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Prognostic significance of foveal capillary drop-out and previous panretinal photocoagulation for diabetic macular oedema treated with ranibizumab
  1. Andreas Ebneter,
  2. Sebastian Wolf,
  3. Martin S Zinkernagel
  1. Department of Ophthalmology, Bern University Hospital and University of Bern, Bern, Switzerland
  1. Correspondence to Dr Andreas Ebneter, Department of Ophthalmology, Inselspital, Bern CH-3010, Switzerland; andreas.ebneter{at}insel.ch, ebneter.andreas{at}gmail.com

Abstract

Aims To investigate the prognostic significance of macular capillary drop-out and previous panretinal laser photocoagulation in diabetic macular oedema treated with intravitreal ranibizumab.

Methods Retrospective observational case series. Treatment-naive patients with diabetic macular oedema that had been treated with intravitreal ranibizumab as per the RESTORE study protocol for at least 12 months were included. Some patients (n=15) had previous panretinal laser photocoagulation. Best-corrected visual acuity and central retina thickness were recorded monthly. The foveal avascular zone and the perifoveal capillaries were quantitatively and qualitatively assessed on fluorescein angiography on two occasions during the observational period.

Results From the 46 eyes (46 patients) in this study, 13 (28%) had evidence of perifoveal capillary drop-out. Central retinal thickness was significantly thinner at baseline (p=0.02) and throughout the study period in these eyes compared with those with normal perifoveal capillaries. Both groups responded with a significant gain of best-corrected visual acuity to ranibizumab treatment (7.6±3.3 and 6.3±1.3 ETDRS letters, respectively). Eyes with previous panretinal laser photocoagulation displayed a comparable final outcome regarding function and morphology, requiring a similar intensity of intravitreal injections.

Conclusions Perifoveal capillary drop-out did not limit the gain of visual acuity from intravitreal ranibizumab treatment. The reduction of central retina thickness was similar to that seen in eyes with normal perifoveal capillaries. Central retinal thickness in eyes with perifoveal capillary drop-out was generally reduced. However, this did not affect their benefit from treatment. Ranibizumab did not increase the amount of perifoveal capillary loss.

  • Treatment Medical
  • Retina
  • Macula

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Introduction

Diabetic retinopathy is the most common microvascular pathology in patients with diabetes mellitus, and is the leading cause of blindness in working aged adults in the industrialised world.1 Among patients with diabetic retinopathy, diabetic macular oedema (DMO) is the most frequent cause of visual impairment. It is an advanced vision-limiting complication that affects nearly 30% of patients who have suffered from diabetes mellitus for at least 20 years.2

Prolonged hyperglycaemia, leading to chronic retinal hypoxia, is the major driving force in the development of DMO, a microvascular complication. The pathogenic mechanisms include thickening of the basal membrane of retinal capillaries and loss of perivascular pericytes. Chronic retinal microvascular damage and hypoxia result in elevation of intraocular levels of vascular endothelial growth factor A (VEGF), a molecule that greatly increases the permeability of blood vessels.3 Blockage of VEGF signalling has been shown to restore macular anatomy and considerably improve vision in several large randomised clinical trials. Ranibizumab (Genentech, South San Francisco, California, USA, and Novartis Schweiz, Basel, Switzerland), a monoclonal antibody fragment that binds to all isoforms of VEGF-A, has been shown to increase best-corrected visual acuity (BCVA) significantly by 11–12.5 letters at month 24 and decrease central retinal thickness (CRT) when injected monthly as in the RISE and RIDE trials.4 Because VEGF is also an important constitutional trophic factor that is involved in endothelial proliferation and neovascularisation,5 as well as retinal collateral formation,6 and has been shown to increase blood flow in cerebral ischaemia,7 concerns have been articulated that the elimination of VEGF could compromise retinal capillaries and worsen ischaemia. However, despite some case reports showing increased capillary loss after intravitreal anti-VEGF treatment for DMO,8 a recent analysis of data from the RIDE and RISE trials suggested that monthly injections of ranibizumab might actually slow down the natural progression of retinal non-perfusion.9 Given the pivotal role of VEGF in the formation and exacerbation of DMO, it was our aim to investigate whether capillary loss alters the benefit from pro re nata treatment, and whether previous panretinal laser photocoagulation (PRP) might enhance the effect of anti-VEGF treatment.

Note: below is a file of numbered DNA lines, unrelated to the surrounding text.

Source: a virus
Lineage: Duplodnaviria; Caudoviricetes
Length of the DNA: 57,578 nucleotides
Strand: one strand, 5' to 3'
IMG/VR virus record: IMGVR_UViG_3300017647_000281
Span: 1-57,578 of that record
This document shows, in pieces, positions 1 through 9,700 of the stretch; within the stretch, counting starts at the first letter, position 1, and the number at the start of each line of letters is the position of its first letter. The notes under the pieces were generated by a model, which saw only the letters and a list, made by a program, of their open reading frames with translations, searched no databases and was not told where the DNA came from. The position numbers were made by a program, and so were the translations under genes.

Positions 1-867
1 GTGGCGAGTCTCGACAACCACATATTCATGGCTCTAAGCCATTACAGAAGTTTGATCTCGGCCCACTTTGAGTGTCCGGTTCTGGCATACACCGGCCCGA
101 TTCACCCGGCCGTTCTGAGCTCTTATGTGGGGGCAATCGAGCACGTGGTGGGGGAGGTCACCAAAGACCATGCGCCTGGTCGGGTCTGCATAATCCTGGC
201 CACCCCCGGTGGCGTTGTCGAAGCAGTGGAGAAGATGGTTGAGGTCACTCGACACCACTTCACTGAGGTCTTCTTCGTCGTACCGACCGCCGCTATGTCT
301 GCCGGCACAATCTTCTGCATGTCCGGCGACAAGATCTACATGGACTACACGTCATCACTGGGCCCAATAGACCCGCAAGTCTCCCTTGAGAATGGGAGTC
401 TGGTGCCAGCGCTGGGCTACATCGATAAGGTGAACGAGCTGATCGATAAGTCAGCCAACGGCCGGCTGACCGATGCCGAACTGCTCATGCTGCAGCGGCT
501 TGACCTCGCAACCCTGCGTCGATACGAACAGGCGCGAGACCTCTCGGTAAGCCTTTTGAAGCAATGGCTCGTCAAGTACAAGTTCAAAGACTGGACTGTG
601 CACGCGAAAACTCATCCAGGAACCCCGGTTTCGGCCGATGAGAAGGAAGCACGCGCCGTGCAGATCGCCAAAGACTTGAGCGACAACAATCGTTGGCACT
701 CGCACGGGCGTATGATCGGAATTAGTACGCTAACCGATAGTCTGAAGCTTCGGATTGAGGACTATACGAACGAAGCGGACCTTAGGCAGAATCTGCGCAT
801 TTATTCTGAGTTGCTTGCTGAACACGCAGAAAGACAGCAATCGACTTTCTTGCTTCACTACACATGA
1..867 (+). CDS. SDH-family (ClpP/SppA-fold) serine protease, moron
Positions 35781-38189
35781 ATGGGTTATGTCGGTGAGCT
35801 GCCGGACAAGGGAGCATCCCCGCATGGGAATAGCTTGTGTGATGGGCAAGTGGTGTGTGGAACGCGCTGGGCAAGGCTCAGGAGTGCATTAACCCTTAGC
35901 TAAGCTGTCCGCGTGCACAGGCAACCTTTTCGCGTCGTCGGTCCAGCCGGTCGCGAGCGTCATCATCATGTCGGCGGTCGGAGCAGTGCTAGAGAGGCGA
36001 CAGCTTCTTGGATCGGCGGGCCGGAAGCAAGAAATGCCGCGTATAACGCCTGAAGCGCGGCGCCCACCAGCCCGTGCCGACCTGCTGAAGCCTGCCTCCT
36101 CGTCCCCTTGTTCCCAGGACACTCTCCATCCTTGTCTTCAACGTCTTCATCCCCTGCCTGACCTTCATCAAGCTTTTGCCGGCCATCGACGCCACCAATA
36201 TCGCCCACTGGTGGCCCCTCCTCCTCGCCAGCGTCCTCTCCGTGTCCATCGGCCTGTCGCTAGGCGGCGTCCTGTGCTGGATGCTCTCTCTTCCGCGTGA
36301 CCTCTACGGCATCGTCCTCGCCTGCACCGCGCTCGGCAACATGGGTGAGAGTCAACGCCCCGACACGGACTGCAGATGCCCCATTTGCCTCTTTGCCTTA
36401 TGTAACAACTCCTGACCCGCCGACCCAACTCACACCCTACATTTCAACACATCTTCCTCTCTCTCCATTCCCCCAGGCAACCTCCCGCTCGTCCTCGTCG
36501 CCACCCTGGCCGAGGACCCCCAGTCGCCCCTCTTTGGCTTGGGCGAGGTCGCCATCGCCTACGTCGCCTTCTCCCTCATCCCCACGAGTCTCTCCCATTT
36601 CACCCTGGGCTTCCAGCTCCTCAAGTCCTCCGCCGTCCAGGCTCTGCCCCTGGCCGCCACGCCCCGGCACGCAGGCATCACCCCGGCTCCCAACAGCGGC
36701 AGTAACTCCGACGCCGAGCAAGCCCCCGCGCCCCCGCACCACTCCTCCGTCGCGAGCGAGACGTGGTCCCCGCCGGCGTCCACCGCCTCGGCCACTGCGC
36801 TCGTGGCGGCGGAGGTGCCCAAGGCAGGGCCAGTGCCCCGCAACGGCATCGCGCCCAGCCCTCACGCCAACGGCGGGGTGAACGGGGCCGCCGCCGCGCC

Materials and methods

This was a single-centre retrospective observational case series. Investigators adhered to the tenets of the Declaration of Helsinki and Institutional Review Board/Ethics Committee approval was obtained for data collection and analysis (KEK-Nr. 093/13). The need for written consent from patients was waived because of the retrospective nature of the study. Study data were collected and managed using REDCap (Research Electronic Data Capture) hosted at our institution.10 REDCap is a secure, web-based application designed to support data management for research studies.

Participants